When a small group of peers routinely reinforces a struggling learner's improvements, the teacher should gradually, almost imperceptibly, lessen her reinforcement — especially if she's using an artificial reinforcement system, like a token economy, that follows an announced schedule. At this point, "indiscriminate contingencies," the occasional and unpredictably scheduled reinforcement of targeted behaviors becomes more important than reinforcement that's frequent and predictably scheduled.
Unpredictable reinforcement schedules resemble slot-machine psychology; likely, the "hope" of unpredictably scheduled reinforcement will activate and maintain the supportive behavior of a struggling learner's peers well into the future. Also, socially natural, readily available reinforcers, such as one-to-one compliments, need to replace artificial reinforcers, like stickers and pretzels.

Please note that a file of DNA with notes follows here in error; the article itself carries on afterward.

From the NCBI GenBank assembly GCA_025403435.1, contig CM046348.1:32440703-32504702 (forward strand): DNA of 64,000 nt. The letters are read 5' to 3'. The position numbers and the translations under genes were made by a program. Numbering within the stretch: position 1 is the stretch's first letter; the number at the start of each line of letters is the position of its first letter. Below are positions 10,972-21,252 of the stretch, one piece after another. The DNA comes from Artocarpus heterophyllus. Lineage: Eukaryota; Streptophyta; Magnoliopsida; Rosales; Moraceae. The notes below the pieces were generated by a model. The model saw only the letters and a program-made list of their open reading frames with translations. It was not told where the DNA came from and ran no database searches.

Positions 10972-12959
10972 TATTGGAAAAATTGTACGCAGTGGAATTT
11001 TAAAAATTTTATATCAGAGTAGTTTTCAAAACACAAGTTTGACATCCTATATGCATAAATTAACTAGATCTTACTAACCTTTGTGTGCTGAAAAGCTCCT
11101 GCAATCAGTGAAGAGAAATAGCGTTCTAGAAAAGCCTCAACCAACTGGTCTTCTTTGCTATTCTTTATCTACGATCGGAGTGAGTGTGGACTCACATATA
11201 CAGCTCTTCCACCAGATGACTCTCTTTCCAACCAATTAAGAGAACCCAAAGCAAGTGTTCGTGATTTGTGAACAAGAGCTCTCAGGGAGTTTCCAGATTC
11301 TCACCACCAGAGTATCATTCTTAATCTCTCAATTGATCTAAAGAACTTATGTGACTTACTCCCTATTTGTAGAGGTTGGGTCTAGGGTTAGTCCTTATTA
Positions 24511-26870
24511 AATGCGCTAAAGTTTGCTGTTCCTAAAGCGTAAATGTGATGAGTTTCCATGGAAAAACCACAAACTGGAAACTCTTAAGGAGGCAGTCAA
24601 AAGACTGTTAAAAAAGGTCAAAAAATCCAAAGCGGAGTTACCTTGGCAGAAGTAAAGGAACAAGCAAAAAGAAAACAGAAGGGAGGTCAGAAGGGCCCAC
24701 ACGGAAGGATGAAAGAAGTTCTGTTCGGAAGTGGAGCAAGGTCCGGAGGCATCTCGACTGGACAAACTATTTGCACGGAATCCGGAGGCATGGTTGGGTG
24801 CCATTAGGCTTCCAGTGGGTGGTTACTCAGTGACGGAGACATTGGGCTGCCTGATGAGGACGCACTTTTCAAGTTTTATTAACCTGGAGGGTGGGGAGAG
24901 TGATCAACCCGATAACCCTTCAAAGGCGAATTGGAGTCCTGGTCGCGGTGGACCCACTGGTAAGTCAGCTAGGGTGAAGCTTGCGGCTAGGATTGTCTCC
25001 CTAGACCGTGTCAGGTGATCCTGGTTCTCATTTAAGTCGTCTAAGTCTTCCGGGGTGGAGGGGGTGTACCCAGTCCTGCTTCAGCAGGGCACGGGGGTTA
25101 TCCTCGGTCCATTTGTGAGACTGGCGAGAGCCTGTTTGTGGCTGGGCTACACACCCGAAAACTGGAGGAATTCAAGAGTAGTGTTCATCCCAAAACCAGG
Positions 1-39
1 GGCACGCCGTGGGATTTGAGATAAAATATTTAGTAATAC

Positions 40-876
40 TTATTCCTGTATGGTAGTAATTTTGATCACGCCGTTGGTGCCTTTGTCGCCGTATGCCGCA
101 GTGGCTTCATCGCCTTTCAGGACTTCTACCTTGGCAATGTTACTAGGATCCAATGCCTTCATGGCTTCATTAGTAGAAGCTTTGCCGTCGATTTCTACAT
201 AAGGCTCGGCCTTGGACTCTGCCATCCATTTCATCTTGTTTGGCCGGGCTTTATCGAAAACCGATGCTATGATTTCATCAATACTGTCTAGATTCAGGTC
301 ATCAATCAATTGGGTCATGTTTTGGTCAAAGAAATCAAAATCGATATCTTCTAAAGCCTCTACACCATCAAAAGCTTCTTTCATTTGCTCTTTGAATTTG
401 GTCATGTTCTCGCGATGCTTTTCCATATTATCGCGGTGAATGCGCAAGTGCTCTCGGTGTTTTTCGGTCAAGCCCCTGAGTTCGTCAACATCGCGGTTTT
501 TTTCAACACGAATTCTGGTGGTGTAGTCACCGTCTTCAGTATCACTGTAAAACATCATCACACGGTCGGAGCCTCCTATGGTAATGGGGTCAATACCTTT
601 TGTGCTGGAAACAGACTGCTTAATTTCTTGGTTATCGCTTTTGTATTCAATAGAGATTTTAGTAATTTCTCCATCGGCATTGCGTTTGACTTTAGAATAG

In some situations, a teacher can sidestep highly-structured reinforcement programs for peers if she often gives them verbal and written encouragement that emphasizes their reinforcing behavior and relates it to their habits and values. This requires her to carefully listen to and observe them to accurately understand their habits and values.
Here's what may happen if Edwin's reading teacher, Ms. McCormick, does this with a group of carefully selected, responsible students who value kindness and cooperation.